Nate at The Digital Reader broke a fascinating story this morning. Some authors on KBoards noticed an Amazon webpage for “Kindle Unlimited.”

kindle unlimited page?
Image from KBoards via Dear Author

According to Nate:

Details are still vague, but at this point I know that about 6 hours ago several authors noticed that there was a new page in the Kindle Store. That page was shortly taken down, but while it was up it was titled Kindle Unlimited, and it offered readers access to a catalog of 600,000 ebook and audiobook titles for $9.99 (per month or per year, I don’t know).

As you might expect, there’s been much discussion of this on the KBoards thread. Readers are loving the idea of unlimited audiobooks, but authors are less thrilled. Here is a comment from one author

Considering that ACX already reduced the royalties and has 100% control over the sale price, you can darn well bet audiobook people are going to get 100% screwed on this. They already discount audiobooks to oblivion.

Another author noted that is was (briefly) in the Select FAQ this morning and quoted this (admittedly from memory, so take with a grain of salt).

Books in Select will automatically be enrolled. Like the KOLL you won’t be able to opt-out if you’re in Select.
You will be payed if you someone reads 10% or more of your book.
The payment will come out of the same KOLL fund, just as if it was a borrow.

What has some authors (justifiably) concerned is that there was no mention if the Select fund was going to be increased. While I think that’s unlikely, it’s a valid concern. The more people who use the service and read books, the less each book will get per borrow. I think it’s unlikely however, because there is a cost to this service. My hunch is that at least some of the cost will go to increasing the fund.

Also, if the author’s memory is correct, don’t you love that 10% is becoming the “accepted” amount for payouts in subscription services?

Obviously, it’s all speculation at this point, but it’ll be interesting to see what actually comes of it. Any bets that it will go live on July 25, the same day the Fire Phone ships?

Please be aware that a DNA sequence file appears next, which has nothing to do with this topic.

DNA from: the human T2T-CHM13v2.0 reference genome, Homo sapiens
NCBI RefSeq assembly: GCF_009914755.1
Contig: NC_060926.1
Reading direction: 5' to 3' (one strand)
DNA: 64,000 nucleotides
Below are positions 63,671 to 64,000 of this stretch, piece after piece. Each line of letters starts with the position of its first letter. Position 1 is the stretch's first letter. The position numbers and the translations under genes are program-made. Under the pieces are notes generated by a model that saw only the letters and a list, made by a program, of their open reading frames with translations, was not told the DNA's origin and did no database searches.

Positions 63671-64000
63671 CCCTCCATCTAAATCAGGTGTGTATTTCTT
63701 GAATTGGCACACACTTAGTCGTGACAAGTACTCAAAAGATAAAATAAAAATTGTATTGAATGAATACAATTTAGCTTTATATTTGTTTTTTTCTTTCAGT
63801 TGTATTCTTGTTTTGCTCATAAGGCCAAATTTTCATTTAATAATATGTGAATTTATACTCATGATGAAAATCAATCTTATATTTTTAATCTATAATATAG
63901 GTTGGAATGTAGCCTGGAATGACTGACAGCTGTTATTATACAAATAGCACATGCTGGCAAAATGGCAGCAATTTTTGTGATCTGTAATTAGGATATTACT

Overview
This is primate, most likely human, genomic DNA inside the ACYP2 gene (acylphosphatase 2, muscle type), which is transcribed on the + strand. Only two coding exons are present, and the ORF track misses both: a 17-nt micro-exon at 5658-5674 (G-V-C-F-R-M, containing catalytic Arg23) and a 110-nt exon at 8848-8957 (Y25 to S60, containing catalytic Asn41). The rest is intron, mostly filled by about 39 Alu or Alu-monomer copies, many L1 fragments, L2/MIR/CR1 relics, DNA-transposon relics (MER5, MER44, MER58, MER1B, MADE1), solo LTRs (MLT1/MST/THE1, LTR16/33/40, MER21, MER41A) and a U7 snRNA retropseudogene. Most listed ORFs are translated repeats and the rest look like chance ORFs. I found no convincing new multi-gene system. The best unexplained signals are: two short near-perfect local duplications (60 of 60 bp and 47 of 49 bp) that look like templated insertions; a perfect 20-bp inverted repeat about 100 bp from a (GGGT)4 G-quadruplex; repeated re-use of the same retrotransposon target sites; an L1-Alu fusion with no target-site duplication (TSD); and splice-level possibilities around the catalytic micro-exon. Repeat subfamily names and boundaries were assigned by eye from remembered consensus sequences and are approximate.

1. I’ve been signing up for library distributions elsewhere, but I suspect I’ll do whatever it takes to opt out of Kindle Unlimited.

    Why? Check the Amazon detail page for any printed books you might have. It’s quite likely you’ll find a link to used versions. I just did for one of mine, a $12.95 paperback that had 14 used copies available for as low as $7.15. I won’t get a penny if Amazon customers buy used, but Amazon will. Like I’ve said repeatedly, Amazon isn’t an author’s friend. It’s no one’s friend but itself.

    Now imagine Amazon adding a Kindle Unlimited link to that same page. I make a little under $3 if they buy that paperback. I doubt I’ll make more than a fraction of that if readers get it through Kindle Unlimited.

    Keep in mind what’s going on here. On the detail page for your books, Amazon has several ways a reader can get your book. In some cases you earn decent money, in some your earn a pittance, and in some you earn nothing. Amazon doesn’t care since, in every case, it earns money, substantially so for most ebooks. (My back-of-the-envelope calculations suggest that Amazon, for various reasons, earn about twice as much profit per-sale as Apple.) You can’t prevent those used sales, but you can prevent library rentals that pay a pittance.

    For authors and small publishers, I suggest watching what the Big Five publishers do. They can test Kindle Unlimited with a few titles and put their experts onto seeing if that pays or not. If they stay out, you’d be well-advised to do likewise.

    One additional note. The fact that Amazon is mentioning that 600,000-book figure suggests that it is coming up with some scheme that forcible opts authors into Kindle Unlimited, requiring that steps be taken to opt out. Than hints that Amazon doubts the program makes much sense for the typical author.

    • @Michael Perry, I doubt you’ll have to worry about it. It appears this will be a Select only option, as my article indicated. Since you’re not in Select and not likely to ever be, you won’t be eligible to be in the program. Neither will I since I’ve always thought Select was too limiting.

      If I’m wrong about it being Select only, then I’ll evaluate it the same way I’ve evaluated my other distribution channels. Personally, I’ve been happy with my payouts from Scribd. No one’s read me yet in Oyster. 🙁

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